EXPLANATION OF WHY CITIES HAVE ENACTED RENTAL CODES, AND SOME EXAMPLES OF ADOPTED STANDARDS
As a general rule, under current law the State does not set specific rental housing standards. In A.R.S. § 33-1324, keywords and phrases are: fit, habitable, reasonable, appropriate, clean, safe, and working order and condition. Likewise, A.R.S. § 9-1303 in large part cites indefinite mandates by way of terms such as: inadequate, insufficient, deteriorated, hazardous, faulty, defective, unsanitary, unhealthy and improper. However, the laws frequently defer to what is required by building codes.
Traditionally, a “political subdivision” may prescribe greater specificity than the State, so long as it does not contradict or supersede a State mandate. HB 2115 will abolish that (caveat: if a real grandfather clause were to be added, rental standards enacted prior to 2019 would be excepted). Lawmakers behind HB 2115 claim that its purpose is to establish uniformity, but really the intent is to constrain localities from compelling landlords to maintain their properties as responsible members of the communities.
Arizona’s first specific rental housing was in Tempe, created in the 1990s. I have been a renters advocate since 1993, and in the mid-1990s many apartment complexes had become so deteriorated that they posed a threat to the overall community.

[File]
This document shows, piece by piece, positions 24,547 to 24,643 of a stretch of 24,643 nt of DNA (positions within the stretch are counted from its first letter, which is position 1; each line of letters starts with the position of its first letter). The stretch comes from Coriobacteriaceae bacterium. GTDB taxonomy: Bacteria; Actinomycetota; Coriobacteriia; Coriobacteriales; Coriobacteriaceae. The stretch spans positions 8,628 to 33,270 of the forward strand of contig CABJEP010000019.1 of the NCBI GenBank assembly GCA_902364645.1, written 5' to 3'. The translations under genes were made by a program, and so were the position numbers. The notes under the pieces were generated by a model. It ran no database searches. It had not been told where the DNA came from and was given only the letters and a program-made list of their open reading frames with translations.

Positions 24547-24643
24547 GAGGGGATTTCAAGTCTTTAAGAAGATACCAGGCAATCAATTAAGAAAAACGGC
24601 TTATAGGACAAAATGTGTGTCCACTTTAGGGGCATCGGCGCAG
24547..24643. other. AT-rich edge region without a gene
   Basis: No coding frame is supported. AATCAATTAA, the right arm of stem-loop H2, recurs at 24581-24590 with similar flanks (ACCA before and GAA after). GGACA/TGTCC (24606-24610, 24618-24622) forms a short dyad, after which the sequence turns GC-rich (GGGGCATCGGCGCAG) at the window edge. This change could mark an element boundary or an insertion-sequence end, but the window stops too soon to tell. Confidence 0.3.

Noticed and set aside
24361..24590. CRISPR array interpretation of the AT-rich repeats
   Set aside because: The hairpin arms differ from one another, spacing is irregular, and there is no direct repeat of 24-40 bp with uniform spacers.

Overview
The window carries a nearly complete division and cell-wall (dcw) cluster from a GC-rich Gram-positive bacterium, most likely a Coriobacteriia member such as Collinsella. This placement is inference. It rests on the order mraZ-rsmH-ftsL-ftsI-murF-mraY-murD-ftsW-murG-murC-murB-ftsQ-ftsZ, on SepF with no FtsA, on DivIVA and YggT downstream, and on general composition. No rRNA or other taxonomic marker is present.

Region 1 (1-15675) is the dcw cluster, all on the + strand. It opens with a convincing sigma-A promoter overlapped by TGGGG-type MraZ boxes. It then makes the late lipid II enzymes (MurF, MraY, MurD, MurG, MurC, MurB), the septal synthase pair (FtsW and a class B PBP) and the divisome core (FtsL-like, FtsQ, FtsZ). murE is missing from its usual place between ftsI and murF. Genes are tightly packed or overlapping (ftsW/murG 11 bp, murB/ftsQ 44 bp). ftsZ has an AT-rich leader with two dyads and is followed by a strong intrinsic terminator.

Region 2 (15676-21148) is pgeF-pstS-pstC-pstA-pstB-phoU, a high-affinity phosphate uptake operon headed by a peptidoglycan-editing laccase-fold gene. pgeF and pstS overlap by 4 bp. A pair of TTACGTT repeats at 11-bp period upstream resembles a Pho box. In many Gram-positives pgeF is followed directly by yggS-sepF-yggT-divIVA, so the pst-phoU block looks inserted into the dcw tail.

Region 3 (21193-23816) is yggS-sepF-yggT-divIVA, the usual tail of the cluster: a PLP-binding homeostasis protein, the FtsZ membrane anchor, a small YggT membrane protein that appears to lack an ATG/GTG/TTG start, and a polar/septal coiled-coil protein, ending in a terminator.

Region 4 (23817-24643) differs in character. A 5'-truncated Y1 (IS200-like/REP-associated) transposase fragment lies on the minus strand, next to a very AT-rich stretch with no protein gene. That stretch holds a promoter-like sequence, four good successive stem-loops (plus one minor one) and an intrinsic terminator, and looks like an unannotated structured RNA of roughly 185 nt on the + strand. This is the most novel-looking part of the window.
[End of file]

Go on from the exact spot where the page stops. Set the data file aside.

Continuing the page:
At my invitation the Mayor, council members, police and staff conducted a tour of selected apartment complexes. They were so alarmed at observed conditions that they set about with the creation of a code to combat the degradation. I sat on the city committee to propose, review and recommend Tempe’s standards.
Although the landlord lobbyists also had a seat at the table, they mounted a vicious legal campaign to halt the code’s imposition. The landlords failed, and Tempe’s rental code established a paradigm next followed by Glendale and, over time, all the other municipalities identified above. Arising from this, rental housing matters became a hot-button issue statewide, garnering constant newspaper headlines. Maricopa County Attorney Rick Romley and Phoenix councilmember Phil Gordon jumped on the bandwagon, resulting in Arizona’s 1999 slumlord statutes, A.R.S. § 33-1901 et seq.
As noted previously, the rental codes cover a range of issues, depending on community needs. Sometimes they are integrated into their general housing requirements, and other times they are discrete codes. Here is a sampling of some matters covered by various codes:
And there is so much more!
Municipalities have varying concerns, which is why their codes are so different. For example, air-cooling is paramount for the Phoenix valley, but Flagstaff would conceivably focus on cold weather factors, such as snow removal. In that vein, situations crop up that affect only one or two towns or cities (e.g. as shown above, minimum ceiling height in Tucson). In such instance it would be pointless, if not counterproductive, for the State to impose statewide standards of limited applicability. And, again, no doubt the landlords would be up in arms in vehement opposition to same. HB 2115 would wrongfully prevent localities from addressing their particular concerns, to the public detriment.
• Please CONTACT ATA with any suggested site updates, additions or corrections to this website.